- Bill Gibron
ReelViews 6 of 10
It has become tiresome to travel to a multiplex seemingly every other Friday to see the latest remake of a foreign horror film. For the most part, the problem isn't that these productions are remakes but that they're bad remakes. In some cases, that's because the source material isn't good and in some cases it's because something is broken in the translation. The reason the term "remake" has developed a negative connotation isn't because the re-imagination of a story in another era or for a different culture is inherently flawed but because so many of them are produced without any concern for intelligence or artistry. Quarantine is an English-language remake of the 2007 Spanish horror film [Rec]. While the films are in many ways similar (with certain shots and passages of dialogue being identical), Quarantine fails to correct some of the problems evident in its predecessor while also incorporating a few defects of its own...The first-person style is an inherent roadblock to Quarantine achieving any degree of mainstream acceptance. Nausea-inducing movies like this rarely work well with audiences, even when there's a huge marketing campaign at work (Cloverfield, for example). Quarantine is a small movie with a mostly unknown cast, and it looks like it was made for next to nothing...Based on multiple viewings of each, The Blair Witch Project, Diary of the Dead, and Cloverfield all play better on DVD than in theaters. There's something about the approach that is more effective on a smaller screen. Maybe the same will be true of Quarantine. It's easily the weakest entry into this ever-expanding category and is inferior to its subtitled source material. Quarantine implies "stay away" and that's not bad advice.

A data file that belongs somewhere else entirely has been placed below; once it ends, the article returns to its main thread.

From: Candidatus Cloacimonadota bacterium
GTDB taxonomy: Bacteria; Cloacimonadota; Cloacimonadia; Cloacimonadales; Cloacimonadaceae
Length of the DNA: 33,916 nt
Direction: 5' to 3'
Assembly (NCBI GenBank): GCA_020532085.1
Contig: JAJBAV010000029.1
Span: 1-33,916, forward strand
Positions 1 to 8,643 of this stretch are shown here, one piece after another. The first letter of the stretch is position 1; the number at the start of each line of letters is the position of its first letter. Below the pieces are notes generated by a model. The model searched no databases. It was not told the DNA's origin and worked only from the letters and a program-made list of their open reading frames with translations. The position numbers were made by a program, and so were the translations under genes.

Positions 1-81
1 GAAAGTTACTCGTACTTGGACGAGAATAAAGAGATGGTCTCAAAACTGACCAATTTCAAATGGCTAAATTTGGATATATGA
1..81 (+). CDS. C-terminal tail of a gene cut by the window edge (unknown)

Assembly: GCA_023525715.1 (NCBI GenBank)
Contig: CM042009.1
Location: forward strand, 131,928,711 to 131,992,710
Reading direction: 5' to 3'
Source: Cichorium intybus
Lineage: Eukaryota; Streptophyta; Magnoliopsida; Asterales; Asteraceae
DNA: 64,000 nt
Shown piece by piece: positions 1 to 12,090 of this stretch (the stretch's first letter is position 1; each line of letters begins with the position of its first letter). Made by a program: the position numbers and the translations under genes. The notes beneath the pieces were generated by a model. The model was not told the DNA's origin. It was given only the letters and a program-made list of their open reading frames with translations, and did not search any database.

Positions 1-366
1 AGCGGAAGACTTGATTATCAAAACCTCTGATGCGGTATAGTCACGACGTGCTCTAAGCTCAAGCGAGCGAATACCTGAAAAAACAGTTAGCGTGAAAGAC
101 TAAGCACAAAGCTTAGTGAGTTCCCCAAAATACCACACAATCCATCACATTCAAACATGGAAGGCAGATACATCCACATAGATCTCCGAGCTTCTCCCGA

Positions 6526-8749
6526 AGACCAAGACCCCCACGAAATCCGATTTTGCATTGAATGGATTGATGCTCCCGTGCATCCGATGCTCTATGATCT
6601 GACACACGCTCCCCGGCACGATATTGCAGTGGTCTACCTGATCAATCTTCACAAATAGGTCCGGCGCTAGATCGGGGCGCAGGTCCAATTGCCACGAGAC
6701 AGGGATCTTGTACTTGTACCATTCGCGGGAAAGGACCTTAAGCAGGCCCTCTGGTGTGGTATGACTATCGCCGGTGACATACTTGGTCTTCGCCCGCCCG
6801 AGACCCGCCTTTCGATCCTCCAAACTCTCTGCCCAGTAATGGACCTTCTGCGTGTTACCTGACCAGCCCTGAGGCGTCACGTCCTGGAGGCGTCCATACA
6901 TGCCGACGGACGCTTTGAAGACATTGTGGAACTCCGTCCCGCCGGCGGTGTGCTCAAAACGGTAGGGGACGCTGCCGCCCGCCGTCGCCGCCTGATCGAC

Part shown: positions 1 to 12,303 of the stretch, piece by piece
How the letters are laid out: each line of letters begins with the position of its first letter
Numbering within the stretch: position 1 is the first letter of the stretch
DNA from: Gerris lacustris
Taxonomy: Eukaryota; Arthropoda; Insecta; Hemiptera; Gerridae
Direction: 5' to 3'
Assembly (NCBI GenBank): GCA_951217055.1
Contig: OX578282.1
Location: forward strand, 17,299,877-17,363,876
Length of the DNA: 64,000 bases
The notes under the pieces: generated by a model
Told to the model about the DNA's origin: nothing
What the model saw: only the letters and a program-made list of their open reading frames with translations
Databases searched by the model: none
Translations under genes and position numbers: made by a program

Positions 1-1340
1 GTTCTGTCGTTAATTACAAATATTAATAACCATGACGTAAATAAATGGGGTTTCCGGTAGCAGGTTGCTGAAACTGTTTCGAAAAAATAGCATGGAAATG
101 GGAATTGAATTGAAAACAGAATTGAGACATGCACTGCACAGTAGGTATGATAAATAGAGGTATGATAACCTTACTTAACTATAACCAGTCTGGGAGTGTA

- James Berardinelli